Lt. Cardamone began the internationally recognized program in January. His time during the National Academy Program consisted of 10 weeks of advanced investigative, management and fitness training. The FBI Academy is a very selective program in which participants must have proven records as professionals within their agency. In addition, most academy participants have 19 years of law enforcement experience (on average) and usually return to their agencies to serve in command level positions.
Lt. Cardamone worked as a seasonal police officer in 1988, 1989 and 1990 after earning a Bachelor of Arts degree in Criminology from the Indiana University of Pennsylvania. He was hired as a full-time police officer in the fall of 1990 and graduated from the Eastern Shore Criminal Justice Academy in May of 1991 as his class valedictorian.
Lt. Cardamone has been a member of the department’s Traffic Safety Unit since 1994, and has served as the unit’s supervisor and commander for eight years. He is certified in accident reconstruction, and as a breath test technician and intoximeter operator. He is also a certified PBT operator, RADAR operator, and LASER operator and instructor. In addition, Lt. Cardamone has taught various traffic safety topics at the Eastern Shore Criminal Justice Academy, and within the department. He has been a member of the department’s Honor Guard and Morale Committee, where he served as treasurer. Lt. Cardamone is currently assigned to the Patrol Division.
Along with his departmental duties, Lt. Cardamone has been recognized two times by the Eastern Shore Chapter of MADD for his outstanding efforts in DWI enforcement. The Worcester County Drug & Alcohol Task Force also recognized him for his dedication to alcohol and drug enforcement. Lt. Cardamone has received numerous department awards for his work in the Patrol Division.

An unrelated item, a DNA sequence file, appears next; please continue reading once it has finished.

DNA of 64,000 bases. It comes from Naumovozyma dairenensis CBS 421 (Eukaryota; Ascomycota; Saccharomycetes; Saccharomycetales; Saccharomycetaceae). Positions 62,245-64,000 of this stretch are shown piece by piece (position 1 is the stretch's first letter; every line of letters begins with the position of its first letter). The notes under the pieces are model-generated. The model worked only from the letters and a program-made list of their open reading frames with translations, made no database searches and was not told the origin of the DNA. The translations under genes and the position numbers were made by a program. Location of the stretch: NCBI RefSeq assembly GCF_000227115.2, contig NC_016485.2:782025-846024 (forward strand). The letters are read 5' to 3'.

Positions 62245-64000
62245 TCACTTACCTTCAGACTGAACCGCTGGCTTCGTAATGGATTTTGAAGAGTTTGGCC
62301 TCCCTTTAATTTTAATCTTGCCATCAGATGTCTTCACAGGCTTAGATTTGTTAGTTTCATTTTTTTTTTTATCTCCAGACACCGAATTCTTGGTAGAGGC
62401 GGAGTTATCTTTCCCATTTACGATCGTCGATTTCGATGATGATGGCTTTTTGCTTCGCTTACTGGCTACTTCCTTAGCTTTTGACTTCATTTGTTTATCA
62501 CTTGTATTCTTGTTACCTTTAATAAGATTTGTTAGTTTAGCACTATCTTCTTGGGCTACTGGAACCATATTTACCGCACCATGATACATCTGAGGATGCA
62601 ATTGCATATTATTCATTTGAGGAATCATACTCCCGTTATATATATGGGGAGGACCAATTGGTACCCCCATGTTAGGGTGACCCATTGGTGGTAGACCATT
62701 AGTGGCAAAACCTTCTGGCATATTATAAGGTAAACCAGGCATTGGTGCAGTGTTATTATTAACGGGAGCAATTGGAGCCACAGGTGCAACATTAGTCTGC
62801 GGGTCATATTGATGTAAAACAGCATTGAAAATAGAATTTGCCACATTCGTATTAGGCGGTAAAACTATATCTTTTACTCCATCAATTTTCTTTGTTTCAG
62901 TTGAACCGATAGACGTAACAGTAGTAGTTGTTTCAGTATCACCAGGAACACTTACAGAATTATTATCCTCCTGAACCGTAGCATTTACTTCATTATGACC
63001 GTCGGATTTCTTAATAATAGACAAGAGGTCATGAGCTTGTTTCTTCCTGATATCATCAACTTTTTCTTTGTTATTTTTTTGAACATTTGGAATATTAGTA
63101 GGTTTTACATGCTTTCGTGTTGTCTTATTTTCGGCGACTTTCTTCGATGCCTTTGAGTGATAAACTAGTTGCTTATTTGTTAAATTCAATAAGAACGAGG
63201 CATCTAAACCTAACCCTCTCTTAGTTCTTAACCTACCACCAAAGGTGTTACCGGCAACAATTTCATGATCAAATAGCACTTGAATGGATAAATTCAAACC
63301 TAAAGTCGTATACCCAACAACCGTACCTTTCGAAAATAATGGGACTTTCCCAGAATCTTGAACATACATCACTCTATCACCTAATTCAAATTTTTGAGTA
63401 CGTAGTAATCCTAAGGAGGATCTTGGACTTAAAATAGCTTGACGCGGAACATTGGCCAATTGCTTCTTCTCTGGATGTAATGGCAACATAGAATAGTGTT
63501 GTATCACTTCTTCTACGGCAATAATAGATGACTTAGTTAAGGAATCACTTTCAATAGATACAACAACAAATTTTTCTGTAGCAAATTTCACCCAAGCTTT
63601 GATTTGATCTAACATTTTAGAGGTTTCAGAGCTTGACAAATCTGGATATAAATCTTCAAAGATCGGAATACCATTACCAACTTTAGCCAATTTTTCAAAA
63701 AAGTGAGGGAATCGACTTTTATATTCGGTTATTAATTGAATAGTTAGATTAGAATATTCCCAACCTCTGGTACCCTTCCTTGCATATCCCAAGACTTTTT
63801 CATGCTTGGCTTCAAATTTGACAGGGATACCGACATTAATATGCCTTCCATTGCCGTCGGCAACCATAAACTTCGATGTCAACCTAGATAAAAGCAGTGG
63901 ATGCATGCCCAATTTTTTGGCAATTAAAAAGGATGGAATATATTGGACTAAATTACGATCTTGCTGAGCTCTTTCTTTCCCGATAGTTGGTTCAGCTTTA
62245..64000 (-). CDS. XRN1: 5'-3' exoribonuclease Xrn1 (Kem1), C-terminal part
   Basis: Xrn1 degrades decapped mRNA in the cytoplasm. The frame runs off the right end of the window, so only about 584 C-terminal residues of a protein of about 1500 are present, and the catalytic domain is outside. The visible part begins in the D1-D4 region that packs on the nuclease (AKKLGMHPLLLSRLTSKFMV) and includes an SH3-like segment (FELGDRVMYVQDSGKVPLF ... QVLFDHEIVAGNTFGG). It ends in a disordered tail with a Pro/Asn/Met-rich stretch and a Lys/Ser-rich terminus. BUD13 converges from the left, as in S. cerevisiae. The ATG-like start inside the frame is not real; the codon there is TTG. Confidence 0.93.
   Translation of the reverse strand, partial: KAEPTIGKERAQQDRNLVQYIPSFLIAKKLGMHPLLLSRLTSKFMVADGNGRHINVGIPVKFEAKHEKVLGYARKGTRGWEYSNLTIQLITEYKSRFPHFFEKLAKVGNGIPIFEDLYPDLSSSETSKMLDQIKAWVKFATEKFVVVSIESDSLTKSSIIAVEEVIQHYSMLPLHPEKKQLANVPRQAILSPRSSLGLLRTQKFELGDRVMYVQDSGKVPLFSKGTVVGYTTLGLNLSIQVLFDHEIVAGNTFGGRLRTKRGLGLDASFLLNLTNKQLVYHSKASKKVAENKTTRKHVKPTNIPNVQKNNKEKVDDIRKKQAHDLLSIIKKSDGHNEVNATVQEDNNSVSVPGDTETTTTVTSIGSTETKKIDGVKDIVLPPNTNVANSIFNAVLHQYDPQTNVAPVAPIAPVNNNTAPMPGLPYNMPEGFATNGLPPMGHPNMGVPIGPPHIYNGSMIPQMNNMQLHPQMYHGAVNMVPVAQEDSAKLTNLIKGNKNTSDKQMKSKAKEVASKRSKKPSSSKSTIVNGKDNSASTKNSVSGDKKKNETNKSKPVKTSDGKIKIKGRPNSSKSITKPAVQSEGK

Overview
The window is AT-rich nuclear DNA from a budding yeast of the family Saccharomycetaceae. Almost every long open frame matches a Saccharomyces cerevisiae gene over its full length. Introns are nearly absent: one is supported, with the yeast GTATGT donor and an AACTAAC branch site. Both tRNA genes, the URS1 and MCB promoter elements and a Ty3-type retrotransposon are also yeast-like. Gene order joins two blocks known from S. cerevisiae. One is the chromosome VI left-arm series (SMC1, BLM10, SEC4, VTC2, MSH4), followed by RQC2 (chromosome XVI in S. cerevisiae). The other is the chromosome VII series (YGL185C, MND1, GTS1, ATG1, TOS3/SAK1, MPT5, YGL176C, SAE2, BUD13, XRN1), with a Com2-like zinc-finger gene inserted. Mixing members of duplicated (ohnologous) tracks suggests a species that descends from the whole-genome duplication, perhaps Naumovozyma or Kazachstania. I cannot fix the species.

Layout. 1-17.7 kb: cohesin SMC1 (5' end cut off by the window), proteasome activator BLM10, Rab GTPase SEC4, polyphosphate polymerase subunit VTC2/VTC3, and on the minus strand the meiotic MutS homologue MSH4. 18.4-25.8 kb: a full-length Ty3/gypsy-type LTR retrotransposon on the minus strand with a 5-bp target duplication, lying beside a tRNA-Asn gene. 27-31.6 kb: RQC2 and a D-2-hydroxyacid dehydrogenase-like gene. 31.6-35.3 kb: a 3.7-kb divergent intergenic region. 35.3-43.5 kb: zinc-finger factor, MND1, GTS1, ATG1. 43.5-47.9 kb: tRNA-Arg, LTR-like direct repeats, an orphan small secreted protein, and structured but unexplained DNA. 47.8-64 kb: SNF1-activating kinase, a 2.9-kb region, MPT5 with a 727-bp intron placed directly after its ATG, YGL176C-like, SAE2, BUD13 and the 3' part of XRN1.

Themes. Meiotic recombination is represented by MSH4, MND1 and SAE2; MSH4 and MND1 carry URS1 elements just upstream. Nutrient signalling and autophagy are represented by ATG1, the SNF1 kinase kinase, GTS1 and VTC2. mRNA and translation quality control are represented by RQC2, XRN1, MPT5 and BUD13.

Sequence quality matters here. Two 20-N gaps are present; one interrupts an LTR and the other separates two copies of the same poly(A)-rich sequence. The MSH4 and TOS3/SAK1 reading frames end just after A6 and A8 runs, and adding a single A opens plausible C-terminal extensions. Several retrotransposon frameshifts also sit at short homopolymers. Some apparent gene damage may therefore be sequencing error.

The Ocean City Police Department’s Mounted Patrol Unit has significantly expanded over the past year, not only adding a few new horses to their group but also adding additional riders. Most recently, Officer Joseph Zurla completed his training program and was officially added as a member of the unit.
Zurla, who recently completed over 320 training hours with the Mounted Unit, joins three additional full-time unit members and two part-time riders.
Officer Zurla, who began his full-time police career with the OCPD in fall 2007, is proud to be a member of one of OCPD’s most popular units. “I am very excited to be a part of such a prestigious unit,” said Zurla. “I look forward to greater interaction with the Ocean City community and my fellow police officers.”
The OCPD Mounted Unit also added “rookie” horses this year. Some of these new mounts have already seen one summer of duty and are being used as lead-training horses to get the new “rookie” horses up to speed for the upcoming summer season.
The Ocean City Police wishes to thank the community for all its support during the yearlong building process. The mounted patrol group is looking forward to continued success as an integral part of enforcement and crime prevention strategy of the OCPD. “We are continuing to pursue new and innovative strategies that incorporate our mounted patrol in both pro-active and reactive enforcement roles,” said Chief Bernadette DiPino. “The Mounted Unit will support every facet of our departmental deployment strategy, not to mention it is wonderful to see these beautiful animals on our boardwalk.”